Functional Proteome analysis of the molecular mechanism of (myo)fibroblast differentiation

Detta är en avhandling från Johan Malmström, BMC C13, 221 84 Lund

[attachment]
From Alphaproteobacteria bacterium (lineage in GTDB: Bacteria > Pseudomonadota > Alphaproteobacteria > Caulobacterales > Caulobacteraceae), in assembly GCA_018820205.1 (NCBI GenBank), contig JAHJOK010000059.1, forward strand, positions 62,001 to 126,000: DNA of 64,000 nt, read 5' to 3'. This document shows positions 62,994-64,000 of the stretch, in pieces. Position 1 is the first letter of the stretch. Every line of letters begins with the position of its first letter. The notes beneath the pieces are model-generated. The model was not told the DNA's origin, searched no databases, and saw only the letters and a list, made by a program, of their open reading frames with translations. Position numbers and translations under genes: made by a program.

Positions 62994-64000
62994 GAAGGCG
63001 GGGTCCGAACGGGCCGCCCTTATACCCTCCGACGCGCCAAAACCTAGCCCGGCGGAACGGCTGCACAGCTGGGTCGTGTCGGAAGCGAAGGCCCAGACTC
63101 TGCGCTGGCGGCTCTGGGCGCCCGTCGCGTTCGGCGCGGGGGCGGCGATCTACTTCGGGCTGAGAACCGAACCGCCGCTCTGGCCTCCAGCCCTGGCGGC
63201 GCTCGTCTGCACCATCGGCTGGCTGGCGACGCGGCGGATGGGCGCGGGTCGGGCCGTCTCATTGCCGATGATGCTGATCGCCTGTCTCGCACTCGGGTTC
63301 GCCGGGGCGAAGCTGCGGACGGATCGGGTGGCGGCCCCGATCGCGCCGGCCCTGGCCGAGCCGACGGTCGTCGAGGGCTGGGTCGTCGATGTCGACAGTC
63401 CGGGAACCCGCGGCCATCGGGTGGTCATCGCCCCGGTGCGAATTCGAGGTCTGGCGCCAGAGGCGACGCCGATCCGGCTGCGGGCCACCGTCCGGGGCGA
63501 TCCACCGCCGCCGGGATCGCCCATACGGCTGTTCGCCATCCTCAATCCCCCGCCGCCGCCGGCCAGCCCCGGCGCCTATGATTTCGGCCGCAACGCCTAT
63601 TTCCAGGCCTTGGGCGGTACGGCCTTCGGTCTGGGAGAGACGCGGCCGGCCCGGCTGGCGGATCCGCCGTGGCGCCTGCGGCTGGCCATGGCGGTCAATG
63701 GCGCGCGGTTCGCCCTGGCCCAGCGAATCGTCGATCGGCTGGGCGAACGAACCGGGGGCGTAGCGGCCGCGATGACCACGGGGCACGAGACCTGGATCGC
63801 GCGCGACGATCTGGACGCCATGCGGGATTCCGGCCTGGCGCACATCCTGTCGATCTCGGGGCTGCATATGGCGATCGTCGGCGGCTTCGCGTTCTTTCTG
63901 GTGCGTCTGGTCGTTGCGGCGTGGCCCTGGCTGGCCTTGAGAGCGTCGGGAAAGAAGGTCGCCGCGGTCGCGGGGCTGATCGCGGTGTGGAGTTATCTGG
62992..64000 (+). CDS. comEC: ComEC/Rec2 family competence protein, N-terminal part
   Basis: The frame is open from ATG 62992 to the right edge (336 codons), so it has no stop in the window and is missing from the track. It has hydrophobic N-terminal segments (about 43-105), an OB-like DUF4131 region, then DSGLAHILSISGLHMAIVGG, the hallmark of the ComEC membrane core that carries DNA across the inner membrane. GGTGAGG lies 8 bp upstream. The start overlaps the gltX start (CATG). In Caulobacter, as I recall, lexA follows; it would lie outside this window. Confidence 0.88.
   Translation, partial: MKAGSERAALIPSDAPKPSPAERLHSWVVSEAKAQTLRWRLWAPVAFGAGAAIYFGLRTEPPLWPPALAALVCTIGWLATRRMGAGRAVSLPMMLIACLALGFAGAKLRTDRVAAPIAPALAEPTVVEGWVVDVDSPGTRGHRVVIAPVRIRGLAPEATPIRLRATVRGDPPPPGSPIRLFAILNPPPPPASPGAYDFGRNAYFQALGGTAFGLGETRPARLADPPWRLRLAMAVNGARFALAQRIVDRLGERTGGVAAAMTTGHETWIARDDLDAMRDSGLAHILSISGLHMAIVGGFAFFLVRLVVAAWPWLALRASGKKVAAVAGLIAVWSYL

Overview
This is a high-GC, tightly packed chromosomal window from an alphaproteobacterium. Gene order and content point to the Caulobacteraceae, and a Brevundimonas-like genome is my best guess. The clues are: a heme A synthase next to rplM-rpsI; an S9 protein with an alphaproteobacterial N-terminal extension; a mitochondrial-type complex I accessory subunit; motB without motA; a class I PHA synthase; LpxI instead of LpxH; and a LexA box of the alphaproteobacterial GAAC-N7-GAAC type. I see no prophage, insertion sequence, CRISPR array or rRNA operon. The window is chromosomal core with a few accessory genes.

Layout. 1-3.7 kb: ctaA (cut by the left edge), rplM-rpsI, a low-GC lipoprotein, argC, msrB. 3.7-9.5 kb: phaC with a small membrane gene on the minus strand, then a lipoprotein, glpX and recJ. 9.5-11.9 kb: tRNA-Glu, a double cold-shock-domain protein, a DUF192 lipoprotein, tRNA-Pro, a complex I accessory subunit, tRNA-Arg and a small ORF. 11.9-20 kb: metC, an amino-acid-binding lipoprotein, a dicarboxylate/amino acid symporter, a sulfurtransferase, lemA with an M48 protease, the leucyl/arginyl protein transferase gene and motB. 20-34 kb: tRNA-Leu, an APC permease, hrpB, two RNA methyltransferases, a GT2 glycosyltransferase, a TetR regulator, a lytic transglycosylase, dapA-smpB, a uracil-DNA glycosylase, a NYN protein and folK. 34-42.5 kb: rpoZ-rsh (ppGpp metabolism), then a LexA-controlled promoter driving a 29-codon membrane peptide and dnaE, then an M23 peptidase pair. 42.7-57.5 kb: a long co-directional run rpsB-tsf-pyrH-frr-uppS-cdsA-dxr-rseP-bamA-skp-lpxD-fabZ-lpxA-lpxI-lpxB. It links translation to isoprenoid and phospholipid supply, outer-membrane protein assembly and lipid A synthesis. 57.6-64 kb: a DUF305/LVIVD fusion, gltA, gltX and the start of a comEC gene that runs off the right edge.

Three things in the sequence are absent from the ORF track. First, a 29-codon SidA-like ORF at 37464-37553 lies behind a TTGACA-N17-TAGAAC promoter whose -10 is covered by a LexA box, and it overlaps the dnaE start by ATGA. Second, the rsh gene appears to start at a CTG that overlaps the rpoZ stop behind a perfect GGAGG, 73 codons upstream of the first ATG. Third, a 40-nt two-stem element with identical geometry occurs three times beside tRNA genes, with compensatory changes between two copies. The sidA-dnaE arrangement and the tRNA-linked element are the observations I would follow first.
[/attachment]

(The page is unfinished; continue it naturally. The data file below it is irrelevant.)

Sammanfattning: Tissue remodeling is observed in several physiological conditions such as embryogenesis, senescence, wound healing and pregnancy, as well as in several pathological conditions such as fibrosis and tumorgenesis. Fibroblasts play a key role in this tissue remodeling due to their capability of altering the turnover of the extracellular matrix. During the remodeling process, the fibroblasts are believed to differentiate into fibroblast-smooth muscle-like cells called myofibroblasts. This differentiation process is mediated by a well-orchestrated interplay between the extracellular matrix and growth factors such as platelet-derived growth factor (PDGF) and transforming growth factor-beta (TGF-beta ). In this thesis, the overall aim was to investigate the mechanism for fibroblast activation by employing various proteomic technologies. We present a mechanistic explanation as to how TGF-beta induces alternative splicing of a number of extracellular matrix components that have been found to be essential for the differentiation process. This thesis also shows how specific carbohydrate moieties can modulate the PDGF-induced cellular response. By isolating fibroblast populations from different bronchial locations, the in vitro results could be compared with the bronchial-derived fibroblast populations by proteome profiling. To achieve these goals, application of a number of proteomic tools was necessary such as two-dimensional gel electrophoresis, multidimensional chromatography and mass spectrometers utilizing both laser desorption and electrospray ionization. A database was also constructed to store and analyze the data derived from the studies. In summary, the results showed that myofibroblast differentiation was dependent upon a coordinate interplay between the extracellular matrix components and growth factors. These growth factors act locally on the fibroblasts to induce a tissue remodeling similar to that observed in diseases such as asthma.

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